When Your Car Breaks Down
Headlight Failure

Headlight Failure: Driving With Broken Or Non-Functioning Headlights

Updated Nov. 22, 2020

Your headlights are essential for safe night-driving and driving during other conditions where low-visibility is a problem, such as fog and heavy rain. You must check your headlights regularly to ensure they are fully functional. A single failed headlight may not be too noticeable while driving, but it can still put you in considerable danger if other road users mistake your vehicle for a motorbike.

A double headlight failure is even more of a problem. If this happens, you may be unable to see the road ahead and approaching hazards, while other drivers are unable to see you.

How to deal with headlight failure

When your headlights fail while driving, your first course of action should be to reduce your speed. Reduced visibility means you will need more time to react and stop, so increasing your following distance is essential. It may ultimately be necessary to pull over and stop altogether if you cannot get your lights working again.

If your headlights fail on a very dark road with no street lights, use the taillights of vehicles ahead of you to keep yourself centered in your lane, until you can resolve the problem or safely pull over. Then, try the following troubleshooting tips:

  1. 1

    Try activating the dimmer switch.
    This will sometimes bring malfunctioning headlights back to life.

  2. 2

    Hit the headlight switch on and off a few times.
    If a faulty connection in the switch is the problem, this may resolve it.

  3. 3

    The headlight flasher switch may also activate your lights, if malfunctioning circuitry is the issue.

  4. 4

    Try your parking lights, hazard lights and turn signals.
    If they work, it should be easier for you to pull safely off the side off the road and park.

  5. 5

    Leave only your hazard lights on when stopped at the side of the road.

Causes of headlight failure

Headlight failure could be caused by something as simple as a blown fuse. Or, it could be something more serious, like an electrical circuitry problem. Either way, it is best to leave diagnosis and repair to the experts or you could end up making matters worse.

Get your car serviced regularly to ensure your headlights always remain in excellent condition. It is particularly important to get a check-up if you notice flickering or other minor malfunctions in your headlights – this could be a sign of something worse to follow!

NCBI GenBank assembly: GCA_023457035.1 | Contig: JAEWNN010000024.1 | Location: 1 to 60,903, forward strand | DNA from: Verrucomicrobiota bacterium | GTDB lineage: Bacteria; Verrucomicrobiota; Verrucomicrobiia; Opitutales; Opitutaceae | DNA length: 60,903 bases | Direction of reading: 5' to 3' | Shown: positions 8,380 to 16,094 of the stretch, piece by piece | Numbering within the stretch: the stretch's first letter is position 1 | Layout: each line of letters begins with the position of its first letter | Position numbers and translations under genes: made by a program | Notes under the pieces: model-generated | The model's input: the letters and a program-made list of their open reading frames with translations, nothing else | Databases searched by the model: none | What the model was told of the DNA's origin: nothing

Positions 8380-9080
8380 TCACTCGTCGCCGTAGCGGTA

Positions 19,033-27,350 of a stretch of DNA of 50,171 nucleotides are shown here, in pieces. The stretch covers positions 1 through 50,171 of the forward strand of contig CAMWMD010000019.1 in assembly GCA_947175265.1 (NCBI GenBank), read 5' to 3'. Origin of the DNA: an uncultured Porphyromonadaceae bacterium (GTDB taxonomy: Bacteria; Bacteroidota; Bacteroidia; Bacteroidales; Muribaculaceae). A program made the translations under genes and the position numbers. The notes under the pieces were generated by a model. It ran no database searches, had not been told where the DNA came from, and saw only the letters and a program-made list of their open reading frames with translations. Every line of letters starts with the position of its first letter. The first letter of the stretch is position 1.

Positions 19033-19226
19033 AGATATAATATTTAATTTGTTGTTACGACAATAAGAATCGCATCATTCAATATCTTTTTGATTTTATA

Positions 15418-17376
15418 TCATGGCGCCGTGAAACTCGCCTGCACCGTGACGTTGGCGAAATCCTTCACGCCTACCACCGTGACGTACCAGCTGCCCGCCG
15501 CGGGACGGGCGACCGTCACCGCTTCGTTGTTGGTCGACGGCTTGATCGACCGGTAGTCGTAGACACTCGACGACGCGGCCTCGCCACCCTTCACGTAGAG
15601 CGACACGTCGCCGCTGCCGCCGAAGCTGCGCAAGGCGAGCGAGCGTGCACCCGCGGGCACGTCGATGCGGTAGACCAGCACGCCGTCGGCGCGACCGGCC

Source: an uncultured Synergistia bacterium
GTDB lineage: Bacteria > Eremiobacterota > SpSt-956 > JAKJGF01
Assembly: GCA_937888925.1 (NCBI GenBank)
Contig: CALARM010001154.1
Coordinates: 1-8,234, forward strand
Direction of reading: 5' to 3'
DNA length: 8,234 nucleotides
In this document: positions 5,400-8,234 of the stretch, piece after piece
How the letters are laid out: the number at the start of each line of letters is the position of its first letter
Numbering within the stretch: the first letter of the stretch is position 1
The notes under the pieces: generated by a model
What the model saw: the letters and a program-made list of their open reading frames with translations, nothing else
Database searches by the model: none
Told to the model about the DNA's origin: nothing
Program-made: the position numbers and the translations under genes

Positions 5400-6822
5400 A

Dirty headlights

A decent car-cleaning routine is vital to the health and effectiveness of your headlights. When dirt accumulates on your headlights, they become up to 50 percent less effective. This substantial reduction in effect could put you and other road users in significant danger next time you are driving at night, or in a low-visibility situation.

In addition, failing to clean the outside of your headlights could lead dirt, grime and chemicals to seep under the lens. This would eventually contribute to serious malfunctions and a repair far costlier than a car wash.

Dirty headlightsClean your headlights with car soap and water regularly. Dirty headlights severely impact your visibility.

Headlight fogging

As your vehicle ages, you may notice your headlights begin to look foggy and that your visibility at night is reduced. Headlight fogging can be caused by condensation forming underneath the lens. This happens when general wear and tear eat away at the waterproof seal protecting your headlights. Fortunately, headlight fogging does not necessarily mean you are going to need a brand-new set of lights! Take your car in for a service and explain the problem to your mechanic. Like dirt and grime, fogging can make your headlights substantially less effective.

Condensation on headlightsWhile condensation can reduce the effectiveness of your headlights, it is not an immediate call for headlight replacement. Check your headlight vents to make sure they are not blocked.

A cloudy yellow appearance could be the result of oxidation, which occurs when acrylic or polycarbonate headlights are exposed to sunlight. This would indicate that the protective coating designed to prevent oxidation has worn off and that your headlights need to be replaced.

Cloudy headlightsTwo major factors contribute to foggy headlights: road debris and UV rays from the sun.

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